Amin highlighted the institutional progress made since his arrival as Interim Director-General, stressing he would continue to strive to bring IRENA to its full potential if elected. He further highlighted his experience with international organizations. Responding to questions from parties, he said IRENA should act as a high-level facilitator of information exchange on best policy practices, and that in five years he saw IRENA as being the premier global source of information on renewable energy.
Marín underscored the problematic nature of the dominant global energy structure, and the important role IRENA could play in moving towards a more sustainable development path. He stressed his experience with renewable energy policy and with the formation of IRENA. Responding to questions from parties, Marín stressed the important role renewable energy could play for remote and non-traditional energy-producing areas.
After the vote, Chair Davidson announced that Adnan Amin, who obtained 76 out of 112 valid votes, was the Director-General designate.
Marín thanked delegates for their support, congratulated Amin, and wished him the best. Amin said he was humbled by the parties’ confidence in him, and thanked Marín for his passion for renewable energy and commitment to IRENA.
GREECE presented on the Isle Pact project for sustainable energy and European Islands. ANTIGUA and BARBUDA requested a list of participants be distributed to all member States.
ADOPTION OF THE SESSION REPORT
Mexico highlighted the main decisions adopted by the Preparatory Committee during the day.
CLOSURE OF THE SESSION
Chair Davidson thanked the chairs of the committees, the host country, translators and the Secretariat, and closed the session at 8:07 pm.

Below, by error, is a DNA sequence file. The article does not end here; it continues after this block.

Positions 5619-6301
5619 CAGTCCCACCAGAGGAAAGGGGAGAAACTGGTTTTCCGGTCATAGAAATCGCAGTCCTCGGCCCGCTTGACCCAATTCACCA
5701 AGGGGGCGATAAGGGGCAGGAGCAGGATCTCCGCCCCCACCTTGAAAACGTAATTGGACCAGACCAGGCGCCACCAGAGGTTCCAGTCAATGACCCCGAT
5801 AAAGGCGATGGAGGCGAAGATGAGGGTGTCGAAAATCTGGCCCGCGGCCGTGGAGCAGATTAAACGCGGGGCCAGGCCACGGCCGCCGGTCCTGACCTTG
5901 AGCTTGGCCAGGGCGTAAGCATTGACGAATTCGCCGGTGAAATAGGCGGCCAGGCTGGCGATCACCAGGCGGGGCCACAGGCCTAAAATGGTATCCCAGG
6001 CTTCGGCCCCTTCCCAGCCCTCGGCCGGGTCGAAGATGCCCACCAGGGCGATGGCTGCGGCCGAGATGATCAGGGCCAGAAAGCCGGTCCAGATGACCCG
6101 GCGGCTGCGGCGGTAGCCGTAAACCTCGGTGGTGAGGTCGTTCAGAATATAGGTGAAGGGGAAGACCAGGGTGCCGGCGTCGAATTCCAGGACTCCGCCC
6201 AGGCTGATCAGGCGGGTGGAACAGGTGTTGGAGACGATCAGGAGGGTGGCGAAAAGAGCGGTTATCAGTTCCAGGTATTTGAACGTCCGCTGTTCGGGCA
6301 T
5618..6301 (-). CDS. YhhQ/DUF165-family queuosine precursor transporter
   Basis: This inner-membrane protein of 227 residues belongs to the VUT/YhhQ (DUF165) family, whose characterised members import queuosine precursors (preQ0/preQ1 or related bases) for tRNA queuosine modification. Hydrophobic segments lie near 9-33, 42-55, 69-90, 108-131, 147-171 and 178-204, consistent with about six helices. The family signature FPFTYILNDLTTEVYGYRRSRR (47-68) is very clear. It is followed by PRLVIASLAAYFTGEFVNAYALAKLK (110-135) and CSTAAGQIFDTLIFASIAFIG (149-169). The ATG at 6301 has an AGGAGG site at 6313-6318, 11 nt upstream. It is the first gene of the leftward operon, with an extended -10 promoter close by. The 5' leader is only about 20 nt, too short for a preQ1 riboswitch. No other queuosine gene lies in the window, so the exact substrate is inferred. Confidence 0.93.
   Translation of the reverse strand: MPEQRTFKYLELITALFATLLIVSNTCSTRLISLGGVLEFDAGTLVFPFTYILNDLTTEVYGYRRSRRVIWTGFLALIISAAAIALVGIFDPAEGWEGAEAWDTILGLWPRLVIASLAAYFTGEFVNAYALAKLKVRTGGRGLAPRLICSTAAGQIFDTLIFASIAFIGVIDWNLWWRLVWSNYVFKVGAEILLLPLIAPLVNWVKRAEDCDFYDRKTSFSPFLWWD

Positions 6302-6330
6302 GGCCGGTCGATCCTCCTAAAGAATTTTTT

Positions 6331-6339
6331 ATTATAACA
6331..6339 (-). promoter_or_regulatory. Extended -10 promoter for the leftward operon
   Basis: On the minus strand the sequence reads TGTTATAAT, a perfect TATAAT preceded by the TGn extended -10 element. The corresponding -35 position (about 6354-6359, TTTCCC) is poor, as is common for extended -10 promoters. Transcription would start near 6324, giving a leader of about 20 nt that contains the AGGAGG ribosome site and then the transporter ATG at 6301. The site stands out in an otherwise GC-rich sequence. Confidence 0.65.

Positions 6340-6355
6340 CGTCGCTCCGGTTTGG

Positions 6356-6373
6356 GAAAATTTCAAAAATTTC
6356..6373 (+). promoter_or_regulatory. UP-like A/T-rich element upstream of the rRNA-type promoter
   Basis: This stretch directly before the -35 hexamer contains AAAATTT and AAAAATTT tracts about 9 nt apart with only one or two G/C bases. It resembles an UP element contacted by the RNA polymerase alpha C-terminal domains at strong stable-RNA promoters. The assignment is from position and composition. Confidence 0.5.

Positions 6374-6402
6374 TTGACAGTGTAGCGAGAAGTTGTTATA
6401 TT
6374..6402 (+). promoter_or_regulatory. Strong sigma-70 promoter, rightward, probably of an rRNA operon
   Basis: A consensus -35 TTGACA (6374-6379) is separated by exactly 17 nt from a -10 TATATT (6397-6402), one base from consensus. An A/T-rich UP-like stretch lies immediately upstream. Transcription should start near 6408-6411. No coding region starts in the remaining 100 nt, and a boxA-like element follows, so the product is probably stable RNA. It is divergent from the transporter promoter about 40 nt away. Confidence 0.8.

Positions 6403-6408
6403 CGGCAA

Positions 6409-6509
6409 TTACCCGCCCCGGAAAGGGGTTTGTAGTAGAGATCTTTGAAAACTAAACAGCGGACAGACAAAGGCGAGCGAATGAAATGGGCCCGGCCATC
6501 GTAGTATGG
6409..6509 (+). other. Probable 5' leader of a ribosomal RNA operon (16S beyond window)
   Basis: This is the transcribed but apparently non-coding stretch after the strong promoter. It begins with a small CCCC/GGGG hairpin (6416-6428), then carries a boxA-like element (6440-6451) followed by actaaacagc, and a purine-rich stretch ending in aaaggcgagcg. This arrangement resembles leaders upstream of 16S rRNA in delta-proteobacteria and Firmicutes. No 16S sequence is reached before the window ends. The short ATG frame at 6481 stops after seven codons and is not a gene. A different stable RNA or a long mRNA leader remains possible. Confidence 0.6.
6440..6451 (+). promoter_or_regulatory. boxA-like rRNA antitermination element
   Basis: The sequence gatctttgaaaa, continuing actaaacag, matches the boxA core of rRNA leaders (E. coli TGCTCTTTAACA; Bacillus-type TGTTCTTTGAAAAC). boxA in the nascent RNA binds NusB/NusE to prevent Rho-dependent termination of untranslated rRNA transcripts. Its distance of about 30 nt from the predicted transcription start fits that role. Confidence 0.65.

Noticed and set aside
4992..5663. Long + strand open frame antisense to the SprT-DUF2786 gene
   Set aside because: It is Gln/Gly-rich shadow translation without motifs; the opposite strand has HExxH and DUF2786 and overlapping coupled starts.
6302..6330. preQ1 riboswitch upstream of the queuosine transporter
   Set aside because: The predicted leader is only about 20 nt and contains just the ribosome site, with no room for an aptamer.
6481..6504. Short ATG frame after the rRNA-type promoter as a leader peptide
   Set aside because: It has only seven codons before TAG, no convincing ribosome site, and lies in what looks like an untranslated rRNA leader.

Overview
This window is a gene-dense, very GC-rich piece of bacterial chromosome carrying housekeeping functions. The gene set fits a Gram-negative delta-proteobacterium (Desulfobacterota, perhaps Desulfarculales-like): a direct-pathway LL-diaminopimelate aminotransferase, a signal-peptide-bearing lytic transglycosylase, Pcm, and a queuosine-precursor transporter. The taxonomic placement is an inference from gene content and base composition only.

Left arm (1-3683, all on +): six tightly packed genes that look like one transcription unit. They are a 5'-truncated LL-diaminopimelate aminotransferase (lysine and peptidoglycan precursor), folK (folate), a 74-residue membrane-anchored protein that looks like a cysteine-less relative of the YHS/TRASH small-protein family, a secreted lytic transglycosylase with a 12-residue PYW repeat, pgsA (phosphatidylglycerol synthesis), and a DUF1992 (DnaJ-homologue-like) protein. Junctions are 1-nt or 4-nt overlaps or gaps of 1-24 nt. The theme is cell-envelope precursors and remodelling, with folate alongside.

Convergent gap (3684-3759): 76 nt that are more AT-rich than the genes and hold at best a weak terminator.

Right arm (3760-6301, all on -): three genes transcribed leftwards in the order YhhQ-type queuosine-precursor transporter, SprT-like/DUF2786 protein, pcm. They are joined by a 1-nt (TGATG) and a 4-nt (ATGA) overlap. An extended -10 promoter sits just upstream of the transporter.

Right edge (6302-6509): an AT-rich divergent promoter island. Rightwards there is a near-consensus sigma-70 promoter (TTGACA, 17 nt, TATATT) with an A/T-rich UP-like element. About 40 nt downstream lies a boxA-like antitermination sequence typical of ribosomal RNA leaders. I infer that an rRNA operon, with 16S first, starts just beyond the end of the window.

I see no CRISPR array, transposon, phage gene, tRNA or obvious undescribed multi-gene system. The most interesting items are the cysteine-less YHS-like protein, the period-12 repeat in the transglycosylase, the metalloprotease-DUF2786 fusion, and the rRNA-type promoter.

IN THE CORRIDORS
The corridors were abuzz on Sunday with rumors and forecasts about the election of the Director-General. Fears by some of an inconclusive vote that would result in the issue resurfacing in the Assembly, (where only members could vote as opposed to signatories during the PrepCom), proved unfounded after Adnan Amin’s clear victory and Pedro Marín’s gracious acceptance of the result.
A few delegates were heard discussing how Amin’s extempore speech on his work to bring IRENA back on track after a year and a half of missed opportunities came across as more relevant to the role of Director-General than did Marín’s case for the need for IRENA to exist as an organization and specific examples of projects in small island States.
An experienced delegate noted, however, that most positions were already decided and the speeches probably did not have that much influence. “In any case, it is a relief,” said one participant, who noted that IRENA could ill afford a controversial election.
A few delegates also commented on the wisdom of Sudan’s proposal to create a technology committee, with some developing country delegates noting that technology transfer should be at the very core of IRENA’s activities. As the Agency is about to come into formal existence, a number of delegates underscored the importance of creating a clearing house for successful cases of deployment of renewable energy and facilitating the exchange of information between developing countries, as well as between developed and developing countries.